took the stone that he had put [for] his pillows, and set it up [for] a pillar; not for a statue or an idol to be worshipped, but for a memorial of the mercy and goodness of God unto him, see Joshua 4:3; indeed, among the Heathens, stones, even rude and unpolished ones, were worshipped as gods; and this was the ancient custom among the Greeks, and which, as Pausanias {l} says, universally obtained among them:

and poured oil upon the top of it; which he had brought with him for necessary uses in his journey, or fetched from the neighbouring city; the former is most likely: and this he did, that he might know it again when he returned, as Aben Ezra remarks, and not for the consecration of it for religious use; though it is thought, by some learned men {m}, that the Phoenicians worshipped this stone which Jacob anointed; and that from this anointed stone at Bethel came the Boetylia, which were anointed stones consecrated to Saturn and Jupiter, and others, and were worshipped as gods; the original of which Sanchoniatho {n} ascribes to Uranus, who, he says, devised the Boetylia, forming animated stones, which Bochart renders anointed stones; and so Apuleius {o}, Minutius Felix {p}, Arnobius {q}, and others, speak of anointed stones, worshipped as deities; and hence it may be through the early and ancient abuse of such pillars it was, that they were forbidden by the law of Moses, and such as the Heathens had erected were to be pulled down, Leviticus 26:1.

{l} Achaiaca sive, l. 7. p. 441. {m} Bochart. Canaan. l. 2. c. 2. col. 707, 708. Marsham. Chronicon, p. 56. & alii. {n} Apud Euseb. Praepar. Evangel. l. 1. p. 37. {o} Florida, c. 1. {p} Octav. p. 2. {q} Adv. Gentes, l. 1. p. 2.

Verse 19. And he called the name of that place Bethel,.... The house of God, which he took this place to be:

but the name of that city [was called] Luz at the first; which signifies an almond or hazel nut, Genesis 30:37; perhaps from the number of this sort of trees that grew there, under which Jacob might lay himself down, which was probably in the field of Luz; and being at night, he might not know there was a city so near, until the morning. Though Josephus {r} says he did it purposely, out of hatred to the Canaanites, and chose rather to lie under the open air. This was about twelve miles from Jerusalem, as Jerom {s} says.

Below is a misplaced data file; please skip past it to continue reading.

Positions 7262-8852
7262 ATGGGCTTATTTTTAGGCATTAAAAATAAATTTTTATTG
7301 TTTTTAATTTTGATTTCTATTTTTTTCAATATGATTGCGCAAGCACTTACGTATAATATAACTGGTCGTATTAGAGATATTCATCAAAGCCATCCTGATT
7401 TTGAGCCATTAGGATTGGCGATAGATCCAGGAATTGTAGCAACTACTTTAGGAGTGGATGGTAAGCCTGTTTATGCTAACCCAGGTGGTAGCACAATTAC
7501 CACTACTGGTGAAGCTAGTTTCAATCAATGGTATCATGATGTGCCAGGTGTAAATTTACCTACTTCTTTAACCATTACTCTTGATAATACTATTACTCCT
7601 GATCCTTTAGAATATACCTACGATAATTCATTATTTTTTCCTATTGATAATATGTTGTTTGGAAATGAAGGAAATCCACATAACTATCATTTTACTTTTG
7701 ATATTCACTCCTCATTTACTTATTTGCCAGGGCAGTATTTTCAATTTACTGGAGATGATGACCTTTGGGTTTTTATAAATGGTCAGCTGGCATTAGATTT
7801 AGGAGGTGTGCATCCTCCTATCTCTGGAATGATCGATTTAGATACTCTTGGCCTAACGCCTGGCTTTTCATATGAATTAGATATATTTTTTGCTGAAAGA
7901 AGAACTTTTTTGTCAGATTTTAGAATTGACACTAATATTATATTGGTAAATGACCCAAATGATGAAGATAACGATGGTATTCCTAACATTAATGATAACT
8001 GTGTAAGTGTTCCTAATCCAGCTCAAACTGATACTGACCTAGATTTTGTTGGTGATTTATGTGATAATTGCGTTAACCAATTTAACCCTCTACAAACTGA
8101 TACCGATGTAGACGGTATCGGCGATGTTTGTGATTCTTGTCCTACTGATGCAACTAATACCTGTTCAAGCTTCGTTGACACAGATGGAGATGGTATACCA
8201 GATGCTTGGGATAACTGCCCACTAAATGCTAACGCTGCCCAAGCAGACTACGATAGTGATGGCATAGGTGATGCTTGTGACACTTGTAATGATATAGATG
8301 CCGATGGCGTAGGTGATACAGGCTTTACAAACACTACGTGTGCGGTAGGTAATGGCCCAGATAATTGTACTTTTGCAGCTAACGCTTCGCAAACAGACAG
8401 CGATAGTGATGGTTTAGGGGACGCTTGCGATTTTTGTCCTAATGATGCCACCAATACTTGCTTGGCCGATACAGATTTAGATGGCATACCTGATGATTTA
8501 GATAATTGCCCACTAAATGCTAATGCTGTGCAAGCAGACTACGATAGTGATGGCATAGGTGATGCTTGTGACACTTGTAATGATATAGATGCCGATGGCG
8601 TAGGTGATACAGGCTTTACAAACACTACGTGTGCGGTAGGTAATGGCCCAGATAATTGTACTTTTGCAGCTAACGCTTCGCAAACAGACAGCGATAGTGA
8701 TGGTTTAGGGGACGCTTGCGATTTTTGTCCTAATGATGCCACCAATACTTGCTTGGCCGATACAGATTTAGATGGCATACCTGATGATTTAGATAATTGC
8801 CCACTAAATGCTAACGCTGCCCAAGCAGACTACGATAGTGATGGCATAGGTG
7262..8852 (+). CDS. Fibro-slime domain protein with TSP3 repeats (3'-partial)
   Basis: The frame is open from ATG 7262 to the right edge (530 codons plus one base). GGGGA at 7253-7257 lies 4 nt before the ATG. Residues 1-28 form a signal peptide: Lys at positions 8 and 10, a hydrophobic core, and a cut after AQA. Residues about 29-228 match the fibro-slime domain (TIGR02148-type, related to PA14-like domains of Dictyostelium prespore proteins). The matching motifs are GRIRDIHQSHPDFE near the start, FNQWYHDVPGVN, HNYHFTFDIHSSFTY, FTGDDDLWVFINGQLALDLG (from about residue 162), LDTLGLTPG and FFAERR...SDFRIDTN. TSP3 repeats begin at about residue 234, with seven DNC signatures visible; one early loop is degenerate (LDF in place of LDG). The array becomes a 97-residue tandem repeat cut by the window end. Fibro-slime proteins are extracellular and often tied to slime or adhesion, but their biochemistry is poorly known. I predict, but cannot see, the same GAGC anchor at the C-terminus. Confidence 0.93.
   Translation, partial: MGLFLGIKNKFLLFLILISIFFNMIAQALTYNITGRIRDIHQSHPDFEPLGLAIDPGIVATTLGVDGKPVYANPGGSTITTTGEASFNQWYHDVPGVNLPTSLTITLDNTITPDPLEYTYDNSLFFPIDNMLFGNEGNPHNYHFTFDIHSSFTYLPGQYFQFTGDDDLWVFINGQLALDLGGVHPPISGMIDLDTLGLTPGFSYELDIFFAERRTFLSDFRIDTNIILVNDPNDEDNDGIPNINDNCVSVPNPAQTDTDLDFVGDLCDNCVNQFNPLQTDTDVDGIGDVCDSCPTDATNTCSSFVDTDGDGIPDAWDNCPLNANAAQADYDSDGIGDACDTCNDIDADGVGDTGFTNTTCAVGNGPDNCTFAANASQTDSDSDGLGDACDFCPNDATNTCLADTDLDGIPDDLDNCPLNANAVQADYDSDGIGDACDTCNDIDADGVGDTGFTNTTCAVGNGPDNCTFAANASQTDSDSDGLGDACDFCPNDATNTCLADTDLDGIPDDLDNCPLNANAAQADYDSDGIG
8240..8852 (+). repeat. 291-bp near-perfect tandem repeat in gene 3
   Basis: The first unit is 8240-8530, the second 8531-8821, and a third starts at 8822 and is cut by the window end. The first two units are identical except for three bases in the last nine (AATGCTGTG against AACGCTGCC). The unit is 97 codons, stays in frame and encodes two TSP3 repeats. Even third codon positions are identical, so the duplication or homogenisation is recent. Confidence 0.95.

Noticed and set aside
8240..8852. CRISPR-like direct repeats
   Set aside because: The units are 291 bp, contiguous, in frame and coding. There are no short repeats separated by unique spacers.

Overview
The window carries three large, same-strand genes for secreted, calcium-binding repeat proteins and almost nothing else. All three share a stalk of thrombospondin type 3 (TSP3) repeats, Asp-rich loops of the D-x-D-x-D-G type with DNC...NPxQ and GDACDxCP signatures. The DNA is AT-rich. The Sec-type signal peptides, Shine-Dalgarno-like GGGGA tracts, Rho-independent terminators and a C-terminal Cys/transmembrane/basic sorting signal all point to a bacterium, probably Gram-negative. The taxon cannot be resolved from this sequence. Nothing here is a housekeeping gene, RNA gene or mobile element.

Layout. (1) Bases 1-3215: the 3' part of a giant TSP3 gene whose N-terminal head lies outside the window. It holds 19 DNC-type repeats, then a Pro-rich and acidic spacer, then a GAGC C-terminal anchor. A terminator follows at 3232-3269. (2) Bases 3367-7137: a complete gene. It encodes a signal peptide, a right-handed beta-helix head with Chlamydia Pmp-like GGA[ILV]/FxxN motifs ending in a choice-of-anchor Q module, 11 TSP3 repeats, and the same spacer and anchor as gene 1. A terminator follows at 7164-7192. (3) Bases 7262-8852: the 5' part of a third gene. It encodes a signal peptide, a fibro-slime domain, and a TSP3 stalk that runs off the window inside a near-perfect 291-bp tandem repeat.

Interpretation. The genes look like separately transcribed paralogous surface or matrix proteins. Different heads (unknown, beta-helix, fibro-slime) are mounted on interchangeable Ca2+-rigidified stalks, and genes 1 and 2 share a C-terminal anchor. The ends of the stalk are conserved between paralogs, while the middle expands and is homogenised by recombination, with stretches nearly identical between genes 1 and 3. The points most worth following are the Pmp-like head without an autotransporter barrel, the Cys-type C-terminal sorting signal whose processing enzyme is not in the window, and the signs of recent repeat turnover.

{r} Antiqu. l. 1. c. 19. sect. 1. {s} De loc. Heb. fol. 89. C.

Verse 20. And Jacob vowed a vow,.... Which is the first vow we read of in Scripture:

saying, if God will be with me; the word if is not a sign of doubting, but is either an adverb of time, and may be rendered, "when God shall be with me" {t}; or as a supposition, expressive of an inference or conclusion drawn, "seeing God will be with me" {u}; which he had the utmost reason to believe he would, since he had not only promised it, but had so lately granted him his presence in a very singular and remarkable manner, referring to the promise of God, Genesis 28:15:

and will keep me in this way that I go; as he had said he would, and as hitherto he had, and for the future he had reason to believe he still would:

and will give me bread to eat, and raiment to put on; which is included in that clause, "I will not leave thee," &c. Genesis 28:15, even not without food and raiment; which is all men can desire or use, and therefore with them should be content.

{t} Ma "quum," Junius & Tremellius; so Ainsworth. {u} Quandoquidem, Tigurine version.

Verse 21. So that I come again to my father's house in peace,.... In safety from Esau, and all other enemies, as God promised him he should:

then the Lord shall be my God; not as if he should not be his God if he did not do all this for him; which would savour not only of a mercenary spirit, but of great impiety; neither of which were to be found in Jacob: but the meaning is, that he should not only continue to own him as his God, and to worship him, but having fresh obligations upon him, should be stirred up more eagerly and devoutly to serve him in a very singular way and manner, and particularly by doing what is expressed in Genesis 28:22. Some think he has respect to the Messiah, owning him to be the true God with the Father and the blessed Spirit, who had appeared to Abraham, and was the fear of Isaac, and whom Jacob now owned as his God: this receives some confirmation from the Targum of Jonathan, which begins the paragraph thus, "if the Word of the Lord will be my help, &c. then the Lord shall be my God."

Verse 22. And this stone, which I have set for a pillar, shall be God's house,.... Building an altar of it with some others, and sacrificing to God on it; and wherever God is worshipped, that place is his house, be it what or where it will; and Jacob did as he promised to do, see Genesis 35:3:

and of all that thou shalt give me, I will surely give the tenth unto thee; for the support of his worship; for the maintenance of such that were employed in it; for the provision of sacrifice, and for the relief of the poor, or for any use or service in which God might be glorified: this was imitated by the Heathens in later times, who gave the tenth of their substance to their gods, Jupiter, Hercules, and others {w}.

{w} Herodot. Clio sive, l. 1. c. 89. Varro apud Macrob. Saturnal. l. 3. c. 12. Pompon. Laet. de Sacerdot. Rom. c. 3.